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What Went Wrong With Tamara Drewe?

Photo of Anne Thompson By Anne Thompson | Thompson on Hollywood October 14, 2010 at 11:08AM

Something went terribly wrong with Tamara Drewe, an entertaining romantic comedy that played well at Cannes from one of the great Brit directors, Stephen Frears, starring hottie-on-the-rise Gemma Arterton. Sony Pictures Classics opened it last weekend to disastrous business: $19,300 on four screens, a $4,825 per-screen average. Here's why.
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Thompson on Hollywood
Thompson on Hollywood
Thompson on Hollywood

Something went terribly wrong with Tamara Drewe, an entertaining romantic comedy that played well at Cannes from one of the great Brit directors, Stephen Frears, starring hottie-on-the-rise Gemma Arterton. Sony Pictures Classics opened it last weekend to disastrous business: $19,300 on four screens, a $4,825 per-screen average. Here's why.

1. The movie boasted no stars. Art-house moviegoers don't know statuesque Brit beauty Gemma Arterton, who thus far has supplied big-studio eye candy as a Bond girl, a strange Greek goddess in Clash of the Titans and Jake Gyllenhaal's love interest in Prince of Persia: The Sands of Time. Arterton is so busy that she didn't go to Cannes to promote Tamara Drewe, walk the red carpet or fan her own flame; when she came to America briefly to support the film, the nightly talk shows wouldn't have her. Frears made a huge error not casting ANYONE recognizable to lure moviegoers. Dominic Cooper pops in a small, sexy role. Three parts call out for more familiar players than Roger Allam, Tamsin Greig and American theater actor Bill Camp, who is capable but uninspired and could easily have been played by someone more familiar and endearing like Philip Seymour Hoffman.

2. Stephen Frears is out of his zone. Smart-house crowds know what they want from the director: smart, sophisticated dramas like The Deal, The Queen, High Fidelity and Dirty Pretty Things. This movie, adapted from a Posy Simmonds' graphic novel take-off on Thomas Hardy's Far from the Madding Crowd, is a light, romantic, fluffy and bucolic romp of an escapist comedy: far too twee for American audiences. Cheri also indicated a loss of directorial perspective for Frears; the movie starred a jarring mix of Brits and Americans in a French setting that never rang true. (For the record, I thoroughly enjoyed Tamara Drewe, and Luke Evans is a discovery--my Cannes flip-cam interview is below.)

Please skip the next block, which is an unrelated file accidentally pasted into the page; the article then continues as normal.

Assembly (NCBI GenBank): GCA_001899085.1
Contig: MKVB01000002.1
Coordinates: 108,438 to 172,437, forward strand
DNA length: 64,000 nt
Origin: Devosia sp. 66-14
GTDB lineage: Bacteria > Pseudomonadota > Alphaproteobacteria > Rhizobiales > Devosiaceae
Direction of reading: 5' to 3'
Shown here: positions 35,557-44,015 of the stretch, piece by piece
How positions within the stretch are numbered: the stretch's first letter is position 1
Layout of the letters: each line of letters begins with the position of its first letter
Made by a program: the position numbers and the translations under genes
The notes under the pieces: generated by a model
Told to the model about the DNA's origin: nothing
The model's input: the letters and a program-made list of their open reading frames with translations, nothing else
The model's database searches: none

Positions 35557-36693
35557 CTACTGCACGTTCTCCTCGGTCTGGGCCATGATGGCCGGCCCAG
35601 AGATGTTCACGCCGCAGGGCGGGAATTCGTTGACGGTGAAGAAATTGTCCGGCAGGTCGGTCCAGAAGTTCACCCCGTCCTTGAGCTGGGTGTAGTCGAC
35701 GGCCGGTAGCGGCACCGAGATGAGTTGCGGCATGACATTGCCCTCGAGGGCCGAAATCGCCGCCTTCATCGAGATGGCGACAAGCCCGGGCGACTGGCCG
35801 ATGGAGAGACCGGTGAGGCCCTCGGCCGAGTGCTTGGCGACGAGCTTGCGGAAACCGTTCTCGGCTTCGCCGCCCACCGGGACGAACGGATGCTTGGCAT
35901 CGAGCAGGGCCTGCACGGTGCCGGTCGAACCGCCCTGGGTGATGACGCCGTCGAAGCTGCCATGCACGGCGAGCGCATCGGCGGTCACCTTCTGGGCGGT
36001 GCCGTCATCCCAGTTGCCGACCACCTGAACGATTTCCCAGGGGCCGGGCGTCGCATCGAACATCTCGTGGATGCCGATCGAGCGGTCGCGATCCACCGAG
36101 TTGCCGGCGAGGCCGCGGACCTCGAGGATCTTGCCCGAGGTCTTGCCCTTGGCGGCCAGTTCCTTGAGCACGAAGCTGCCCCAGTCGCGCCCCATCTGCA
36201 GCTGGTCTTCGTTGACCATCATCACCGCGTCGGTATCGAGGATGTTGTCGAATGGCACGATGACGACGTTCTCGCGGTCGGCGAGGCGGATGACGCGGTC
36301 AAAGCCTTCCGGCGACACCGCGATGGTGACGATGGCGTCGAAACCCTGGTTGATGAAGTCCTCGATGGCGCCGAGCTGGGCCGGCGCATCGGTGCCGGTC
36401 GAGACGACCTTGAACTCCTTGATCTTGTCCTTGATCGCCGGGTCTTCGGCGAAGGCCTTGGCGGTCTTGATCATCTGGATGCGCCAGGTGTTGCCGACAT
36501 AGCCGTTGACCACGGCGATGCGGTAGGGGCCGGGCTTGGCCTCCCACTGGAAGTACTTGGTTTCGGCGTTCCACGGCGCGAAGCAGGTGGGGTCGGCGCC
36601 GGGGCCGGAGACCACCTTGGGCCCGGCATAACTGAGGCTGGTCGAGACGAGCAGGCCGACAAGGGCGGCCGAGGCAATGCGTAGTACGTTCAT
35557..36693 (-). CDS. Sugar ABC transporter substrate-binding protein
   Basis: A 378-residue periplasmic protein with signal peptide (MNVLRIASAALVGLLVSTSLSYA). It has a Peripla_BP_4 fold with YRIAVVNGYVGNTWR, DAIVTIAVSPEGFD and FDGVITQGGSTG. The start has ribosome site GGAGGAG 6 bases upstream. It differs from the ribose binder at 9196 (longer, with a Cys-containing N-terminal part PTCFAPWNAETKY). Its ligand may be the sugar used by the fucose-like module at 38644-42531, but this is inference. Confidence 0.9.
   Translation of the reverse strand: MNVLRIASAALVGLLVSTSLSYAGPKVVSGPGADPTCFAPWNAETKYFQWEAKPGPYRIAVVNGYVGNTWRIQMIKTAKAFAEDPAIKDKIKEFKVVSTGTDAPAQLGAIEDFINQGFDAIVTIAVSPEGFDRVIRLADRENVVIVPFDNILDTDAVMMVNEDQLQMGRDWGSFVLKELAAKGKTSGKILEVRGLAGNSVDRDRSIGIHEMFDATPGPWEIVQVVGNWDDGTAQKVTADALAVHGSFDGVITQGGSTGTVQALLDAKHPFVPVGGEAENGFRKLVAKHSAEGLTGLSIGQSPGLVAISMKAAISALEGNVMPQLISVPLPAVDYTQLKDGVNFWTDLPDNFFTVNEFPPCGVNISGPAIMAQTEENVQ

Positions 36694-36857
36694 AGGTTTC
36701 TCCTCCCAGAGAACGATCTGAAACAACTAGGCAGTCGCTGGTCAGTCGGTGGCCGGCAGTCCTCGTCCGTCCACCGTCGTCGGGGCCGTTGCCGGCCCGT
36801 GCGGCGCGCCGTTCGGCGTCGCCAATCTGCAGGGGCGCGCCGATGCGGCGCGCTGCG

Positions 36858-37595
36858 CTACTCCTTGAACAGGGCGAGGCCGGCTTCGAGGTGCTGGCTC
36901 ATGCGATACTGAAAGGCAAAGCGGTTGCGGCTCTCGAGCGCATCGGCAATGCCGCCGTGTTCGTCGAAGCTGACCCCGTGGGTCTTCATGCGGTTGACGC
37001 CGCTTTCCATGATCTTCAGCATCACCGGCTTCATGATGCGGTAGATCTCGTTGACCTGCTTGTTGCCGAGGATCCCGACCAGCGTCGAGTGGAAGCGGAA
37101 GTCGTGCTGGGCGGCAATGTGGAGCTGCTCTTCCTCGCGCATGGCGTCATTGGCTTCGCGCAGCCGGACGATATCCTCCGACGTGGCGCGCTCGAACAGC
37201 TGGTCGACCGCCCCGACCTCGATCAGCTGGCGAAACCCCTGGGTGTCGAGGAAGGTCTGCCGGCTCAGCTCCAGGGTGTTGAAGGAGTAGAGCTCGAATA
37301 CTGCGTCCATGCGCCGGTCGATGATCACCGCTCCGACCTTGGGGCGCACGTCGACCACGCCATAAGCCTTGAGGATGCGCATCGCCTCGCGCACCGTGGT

3. Dismissive reviews from the LA and NY Times. While the reviews are generally favorable, key critics in the big New York and L.A. markets killed the film there, says SPC's Tom Bernard. The NYT's A.O. Scott wrote: "...there is something shallow and cautious about this film, which strains to maintain a glib, cheery demeanor..."

And the LAT's Robert Abele: "For all its larkish jabs at the emotionally destructive impulses of distracted bourgeois weekenders, the movie feels like something dabbled in, as opposed to thought through." These days, adult quality films are like delicate flowers, easily crushed.

4. Drewe's free-wheeling sexuality. I can't help but wonder if Arterton's Drewe doesn't make audiences a tad uncomfortable. While she's a great-looking girl, Drewe is a heartless careerist who thoughtlessly screws whoever she pleases (including a married man), and isn't very nice, really. Just a thought.

Here's Luke Evans at Cannes:


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Here's the trailer:

This article is related to: Box Office, Directors, Genres, Studios, Video, Stuck In Love, Marketing, Summer, comedy, Foreign, Sony/Screen Gems/Sony Pictures Classics, Interviews , Critics


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Born and raised in Manhattan, Anne Thompson grew up going to the Thalia and The New Yorker and wound up at grad Cinema Studies at NYU. She worked at United Artists and Film Comment before heading west as that magazine's west coast editor. She wrote for the LA Weekly, Sight and Sound, Empire, The New York Times and Entertainment Weekly before serving as West Coast Editor of Premiere. She wrote for The Washington Post, The London Observer, Wired, More, and Vanity Fair, and did staff stints at The Hollywood Reporter and Variety. She eventually took her blog Thompson on Hollywood to Indiewire. She taught film criticism at USC Critical Studies, and continues to host the fall semester of “Sneak Previews” for UCLA Extension.